Newton, Wellesley, and Weston got richer. Framingham and Marlborough got poorer.
That's the story told by a review of average annual income among residents who filed tax returns, based on IRS data. Nowhere in Greater Boston was the contrast in incomes more stark than in the ZIP codes of the western suburbs.
Weston boasted the highest average income in the state at $531,374 in 2005, the most recent year available, a whopping 59 percent increase over 2001.
Over the same period, Marlborough's 01752 ZIP code saw its wealth decrease by 3.5 percent to $57,746 in 2005, compared with $59,861 in 2001.
"High-income people in Massachusetts have seen extraordinary growth in their incomes over the past decade, and the challenge for the state is to expand that circle of opportunity so that low- and middle-income people can make that same kind of progress," said Noah Berger, executive director of the Massachusetts Budget and Policy Center, a nonprofit organization that studies economic issues.
The key to controlling the growth of income disparity, say local analysts, is to consider whether the income-tax bills due Tuesday are based on fair policies.
"Most of the benefit of tax cuts over the last decade went to the same high-income residents that have been winners in the economy generally," said Berger.
In 1998, Massachusetts lowered the tax rate on dividends and interest, a type of income that is much more common among residents able to put money aside in investments. On average, the tax cut saved $10,000 for the wealthiest 1 percent of the state's population, while trimming $55 from the bills of middle-income families, Berger said.
State Senator Pam Resor, an Acton Democrat who represents both high-income Sudbury and low-income Marlborough, said the widening income gap is a problem statewide and nationwide, and the tax structure only furthers the divide.
"I frankly believe the Commonwealth needs to have a graduated income tax," she said.
The state's flat tax on income, now at 5.3 percent, hurts people at the lower income levels, said Resor, but is a relatively painless bill for the wealthy.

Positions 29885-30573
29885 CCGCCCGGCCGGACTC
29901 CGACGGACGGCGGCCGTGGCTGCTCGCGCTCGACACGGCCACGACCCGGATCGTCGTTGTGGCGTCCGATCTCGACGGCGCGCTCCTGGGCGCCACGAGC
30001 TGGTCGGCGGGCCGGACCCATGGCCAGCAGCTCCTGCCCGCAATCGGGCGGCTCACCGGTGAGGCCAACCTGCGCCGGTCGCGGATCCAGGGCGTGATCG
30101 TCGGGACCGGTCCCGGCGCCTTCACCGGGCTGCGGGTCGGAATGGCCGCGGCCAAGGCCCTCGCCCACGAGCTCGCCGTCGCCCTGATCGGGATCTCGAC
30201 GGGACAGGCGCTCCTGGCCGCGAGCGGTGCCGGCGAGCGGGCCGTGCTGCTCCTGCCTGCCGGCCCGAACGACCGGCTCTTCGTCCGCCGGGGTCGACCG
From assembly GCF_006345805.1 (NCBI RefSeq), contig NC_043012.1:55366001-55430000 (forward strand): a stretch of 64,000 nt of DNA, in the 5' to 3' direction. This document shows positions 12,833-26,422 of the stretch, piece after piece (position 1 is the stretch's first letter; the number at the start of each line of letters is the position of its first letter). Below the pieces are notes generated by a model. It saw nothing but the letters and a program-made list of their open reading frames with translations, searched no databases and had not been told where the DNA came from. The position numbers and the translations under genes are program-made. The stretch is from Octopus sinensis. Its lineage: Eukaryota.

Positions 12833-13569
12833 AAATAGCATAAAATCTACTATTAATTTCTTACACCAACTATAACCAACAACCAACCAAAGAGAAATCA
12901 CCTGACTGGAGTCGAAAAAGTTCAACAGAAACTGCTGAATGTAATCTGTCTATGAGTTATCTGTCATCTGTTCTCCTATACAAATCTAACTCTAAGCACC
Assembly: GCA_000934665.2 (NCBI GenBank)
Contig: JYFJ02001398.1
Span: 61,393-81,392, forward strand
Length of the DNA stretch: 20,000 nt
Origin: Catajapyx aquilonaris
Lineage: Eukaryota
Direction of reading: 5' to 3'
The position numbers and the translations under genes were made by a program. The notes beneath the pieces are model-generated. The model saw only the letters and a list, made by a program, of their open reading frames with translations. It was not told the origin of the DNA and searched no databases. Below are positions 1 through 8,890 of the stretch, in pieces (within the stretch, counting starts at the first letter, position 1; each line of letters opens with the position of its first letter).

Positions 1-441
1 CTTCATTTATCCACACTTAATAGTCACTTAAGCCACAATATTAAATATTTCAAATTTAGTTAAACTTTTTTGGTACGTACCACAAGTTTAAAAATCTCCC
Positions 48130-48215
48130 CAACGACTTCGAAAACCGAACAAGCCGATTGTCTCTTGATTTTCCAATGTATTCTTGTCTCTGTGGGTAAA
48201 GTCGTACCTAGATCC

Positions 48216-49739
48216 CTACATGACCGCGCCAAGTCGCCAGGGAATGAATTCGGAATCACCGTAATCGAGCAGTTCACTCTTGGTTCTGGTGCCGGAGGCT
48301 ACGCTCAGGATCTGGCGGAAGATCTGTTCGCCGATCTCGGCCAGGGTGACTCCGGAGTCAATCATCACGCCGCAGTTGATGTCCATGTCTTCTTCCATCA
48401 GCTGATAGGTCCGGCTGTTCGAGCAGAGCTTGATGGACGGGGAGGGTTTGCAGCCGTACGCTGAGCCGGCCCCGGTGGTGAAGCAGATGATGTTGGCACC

Transforming the tax code would be tough, however, because it would require a change in the state's constitution, she said. It's been tried before, most recently about 15 years ago, but without success.
Resor said the income disparity makes it harder for families to improve their lot; for example, by putting children through college.
"It's not as democratic in my mind," she said. "Our middle class has slipped to a lower class. We just have two classes, is what's happening. That middle class group has always been so reflective of American values - I feel like we're losing that."
The Globe survey examined average income of what are called "filers," which could be either individuals or couples filing a joint tax return. Of the area's 37 towns and roughly 52 ZIP codes, West Newton (02465) saw the biggest income jump between 2001 and 2005, from $97,707 to $207,217, a 112.1 percent increase. (The income figures are not adjusted for inflation.)
One anomaly in the data could not be explained. In 02465 and several other ZIP codes, the number of filers increased dramatically from 2001 to 2005, even though the town populations remained stable. It's unclear why. Spokespeople for the IRS and the US Postal Service could not offer an explanation. The spokesman for the postal service noted that ZIP codes were reorganized in those communities in 1998, although he did not think that would still show an effect so many years later.